Ann Thompson / WVXU

A remote restraint designed to de-escalate a situation before a suspect gets hurt is gaining traction nationwide among police departments. On Wednesday, Cincinnati Police and the Hamilton County Sheriff's Department got a look at the technology.

Hamilton County's commission president and health commissioner are urging people to take the COVID-19 pandemic seriously and "double down" on safety precautions.

Hamilton County Prosecutor's Office

A Hamilton County Sheriff's deputy charged with assaulting a prisoner has been fired. Sheriff Jim Neil says Jesse Franklin was fired after an investigation showed he used excessive force. 

Courtesy of Cincinnati Police Department

Cincinnati police are looking into who vandalized the Black Lives Matter mural on Eighth and Ninth streets outside of City Hall. Police say someone poured red paint on the mural early Sunday morning. 

howard taft first pitch

Walk around downtown Cincinnati and you'll find statues of three presidents: William Henry Harrison, James Garfield and Abraham Lincoln. What you won't find is a statue honoring the one president who was actually born in Cincinnati. WVXU's Bill Rinehart wondered why in the new series, OKI Wanna Know.

jaime castle
Courtesy of Jaime Castle

When Jaime Castle, a Mount Washington Democrat, was mulling over the possibility of taking on U.S. Rep. Brad Wenstrup in Ohio's 2nd Congressional District, she met with someone who had recently been through a tough congressional campaign: Hamilton County Clerk of Courts Aftab Pureval.


Hamilton County has at least a 40,000-unit shortage of affordable housing, according to multiple studies. Meanwhile, rent has increased in Cincinnati by 43.6% in the last decade, according to Zillow.

As states reopen more of the economy, one thing hasn't changed for a portion of the population: working remotely.

Csaba Nagy / Pixabay

Hamilton County is negotiating with a Clermont County agency to provide dog warden services in the county.

Ensemble Theatre of Cincinnati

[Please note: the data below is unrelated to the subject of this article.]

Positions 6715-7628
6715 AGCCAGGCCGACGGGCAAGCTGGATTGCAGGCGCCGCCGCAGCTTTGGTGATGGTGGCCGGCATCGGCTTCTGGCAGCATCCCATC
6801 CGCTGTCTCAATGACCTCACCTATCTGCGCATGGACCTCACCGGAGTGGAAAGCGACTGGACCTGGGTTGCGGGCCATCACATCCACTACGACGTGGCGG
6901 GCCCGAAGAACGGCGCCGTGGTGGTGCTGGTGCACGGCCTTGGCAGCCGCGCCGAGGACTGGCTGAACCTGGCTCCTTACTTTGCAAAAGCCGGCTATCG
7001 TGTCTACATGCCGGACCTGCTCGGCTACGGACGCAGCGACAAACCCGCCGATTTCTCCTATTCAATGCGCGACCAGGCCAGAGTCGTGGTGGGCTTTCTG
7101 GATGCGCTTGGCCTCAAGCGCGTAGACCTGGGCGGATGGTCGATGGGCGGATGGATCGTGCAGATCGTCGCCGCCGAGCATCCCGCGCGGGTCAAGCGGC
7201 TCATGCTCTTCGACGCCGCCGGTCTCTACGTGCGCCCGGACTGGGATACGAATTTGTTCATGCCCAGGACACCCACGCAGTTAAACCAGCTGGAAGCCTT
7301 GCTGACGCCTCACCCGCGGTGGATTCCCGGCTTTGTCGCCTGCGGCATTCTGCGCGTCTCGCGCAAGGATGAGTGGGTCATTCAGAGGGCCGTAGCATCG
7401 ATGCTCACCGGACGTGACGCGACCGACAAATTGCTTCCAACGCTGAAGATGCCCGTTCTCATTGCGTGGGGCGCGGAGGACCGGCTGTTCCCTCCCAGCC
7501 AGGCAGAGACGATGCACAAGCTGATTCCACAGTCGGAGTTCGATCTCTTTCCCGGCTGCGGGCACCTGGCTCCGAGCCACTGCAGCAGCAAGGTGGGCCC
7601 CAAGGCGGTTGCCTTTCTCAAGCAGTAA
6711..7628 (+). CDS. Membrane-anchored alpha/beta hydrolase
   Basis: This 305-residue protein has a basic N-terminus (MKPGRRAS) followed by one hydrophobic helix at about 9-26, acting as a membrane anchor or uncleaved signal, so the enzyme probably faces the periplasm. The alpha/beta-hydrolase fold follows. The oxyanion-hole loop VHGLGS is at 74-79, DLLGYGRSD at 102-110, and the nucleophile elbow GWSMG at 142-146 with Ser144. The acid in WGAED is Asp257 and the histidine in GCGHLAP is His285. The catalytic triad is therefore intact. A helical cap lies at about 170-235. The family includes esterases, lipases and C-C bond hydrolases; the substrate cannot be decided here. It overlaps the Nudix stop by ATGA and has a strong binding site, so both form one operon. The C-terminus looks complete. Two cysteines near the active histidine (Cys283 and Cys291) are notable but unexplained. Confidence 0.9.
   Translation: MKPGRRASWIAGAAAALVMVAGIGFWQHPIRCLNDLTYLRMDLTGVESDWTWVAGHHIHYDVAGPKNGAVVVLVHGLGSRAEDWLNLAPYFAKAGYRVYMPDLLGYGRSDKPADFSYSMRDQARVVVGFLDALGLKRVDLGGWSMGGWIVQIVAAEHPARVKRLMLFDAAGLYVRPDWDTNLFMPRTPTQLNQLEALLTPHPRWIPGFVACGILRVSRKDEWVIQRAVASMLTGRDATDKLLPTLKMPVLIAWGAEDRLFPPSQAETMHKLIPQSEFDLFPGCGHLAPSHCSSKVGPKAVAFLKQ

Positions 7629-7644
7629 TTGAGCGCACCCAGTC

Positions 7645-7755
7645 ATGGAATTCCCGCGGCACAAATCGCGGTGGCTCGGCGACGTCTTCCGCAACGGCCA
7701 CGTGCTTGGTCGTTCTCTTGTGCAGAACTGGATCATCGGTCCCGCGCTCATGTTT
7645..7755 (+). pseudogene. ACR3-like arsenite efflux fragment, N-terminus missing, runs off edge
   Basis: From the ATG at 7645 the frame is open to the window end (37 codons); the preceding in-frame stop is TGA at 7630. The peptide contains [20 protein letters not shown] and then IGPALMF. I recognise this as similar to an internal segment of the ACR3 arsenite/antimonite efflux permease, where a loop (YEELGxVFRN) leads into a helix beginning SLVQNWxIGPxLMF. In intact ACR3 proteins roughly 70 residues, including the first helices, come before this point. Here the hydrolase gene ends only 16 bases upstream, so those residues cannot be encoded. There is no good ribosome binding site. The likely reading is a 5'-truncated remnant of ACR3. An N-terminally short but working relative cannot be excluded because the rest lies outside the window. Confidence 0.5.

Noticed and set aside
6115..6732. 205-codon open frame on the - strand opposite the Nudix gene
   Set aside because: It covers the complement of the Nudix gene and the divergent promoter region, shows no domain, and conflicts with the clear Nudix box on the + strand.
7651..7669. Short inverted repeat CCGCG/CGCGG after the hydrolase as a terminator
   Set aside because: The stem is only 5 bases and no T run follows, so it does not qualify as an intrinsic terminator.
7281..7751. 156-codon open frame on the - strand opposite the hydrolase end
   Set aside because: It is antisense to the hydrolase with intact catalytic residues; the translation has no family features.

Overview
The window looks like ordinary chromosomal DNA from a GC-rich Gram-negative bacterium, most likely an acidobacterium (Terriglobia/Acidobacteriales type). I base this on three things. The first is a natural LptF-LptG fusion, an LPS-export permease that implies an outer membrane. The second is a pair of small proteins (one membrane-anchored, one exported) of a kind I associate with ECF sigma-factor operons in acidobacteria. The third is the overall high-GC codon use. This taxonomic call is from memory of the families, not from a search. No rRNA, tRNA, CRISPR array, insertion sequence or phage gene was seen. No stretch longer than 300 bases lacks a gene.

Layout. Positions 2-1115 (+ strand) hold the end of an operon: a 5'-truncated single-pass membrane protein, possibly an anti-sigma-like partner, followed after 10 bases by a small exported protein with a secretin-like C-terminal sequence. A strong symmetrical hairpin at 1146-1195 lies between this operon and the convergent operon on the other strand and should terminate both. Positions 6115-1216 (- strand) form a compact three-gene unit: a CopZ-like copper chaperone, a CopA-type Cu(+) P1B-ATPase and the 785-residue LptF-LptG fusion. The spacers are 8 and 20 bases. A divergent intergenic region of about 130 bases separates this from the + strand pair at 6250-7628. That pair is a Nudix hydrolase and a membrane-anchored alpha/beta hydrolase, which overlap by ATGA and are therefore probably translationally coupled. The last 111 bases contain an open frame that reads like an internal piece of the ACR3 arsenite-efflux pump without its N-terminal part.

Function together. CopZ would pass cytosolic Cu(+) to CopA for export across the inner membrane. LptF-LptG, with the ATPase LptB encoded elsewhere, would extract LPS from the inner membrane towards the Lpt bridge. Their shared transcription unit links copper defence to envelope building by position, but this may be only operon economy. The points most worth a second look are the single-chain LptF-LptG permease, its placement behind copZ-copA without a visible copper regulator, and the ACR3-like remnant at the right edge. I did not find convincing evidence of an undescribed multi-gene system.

For most of the last four months, Greater Cincinnati’s theater stages have been dark, shuttered by the coronavirus and remaining closed while social distancing is still the norm. Despite the economic struggles and added complexities of civil unrest, there are also stories of perseverance and creativity. 


A group of University of Dayton professors have joined a growing number of educators nationwide who are concerned about re-opening plans for the fall. They plan a Tuesday news conference to ask for an administration response on the items that most importantly deal with health and safety.


Cincinnati Public Schools teachers have many questions about the district's plan to return to school and some want the school board to re-evaluate its decision for re-opening. 

Courtesy of My Black Family Reunion

The 32nd annual Black Family Reunion is going virtual in August with organizers planning a series of online concerts and events.

Courtesy of U.S. Military

Districts around the country are announcing their back-to-school plans, and in the age of coronavirus, many include remote learning. For some teachers and students, at-home learning didn't go very well this spring after the pandemic forced them to stay at home. How are districts looking to improve, and what can they do differently?

Courtesy of Kaeden Kass

The pandemic is exposing an increased socioeconomic vulnerability for lesbian, gay, bisexual, transgender and intersex (LGBTI) populations, according to a new survey. For transgender people, it may come down to a variety of factors, says an University of Cincinnati doctor.

Courtesy of The Healthcare Connection

New "pop-up" drive-thru testing sites are making COVID-19 testing more accessible - and free - for neighbors in areas hardest hit by the virus.


The number of babies in Hamilton County dying before their first birthdays remained relatively the same in 2019, however there was a 24% decrease in the number of Black infant deaths.

In the latest issue of Cincinnati Magazine, local historian Greg Hand, author of the blog Cincinnati Curiosities, revisits a trio of  historically significant events in the Queen City.

pg sittenfeld
Courtesy of Josephine Sittenfeld

After many months of planning and preparation, Cincinnati City Council Member P.G. Sittenfeld formally launched his campaign to be elected the city's mayor in November 2021 at a socially distanced gathering of supporters in an Evanston union hall.

Photo by Josh Appel on Unsplash

The Federal Reserve last month issued an order for Reserve Banks to ration their coin inventories. The move came as the COVID-19 pandemic "significantly disrupted" normal coin supply chains and circulation.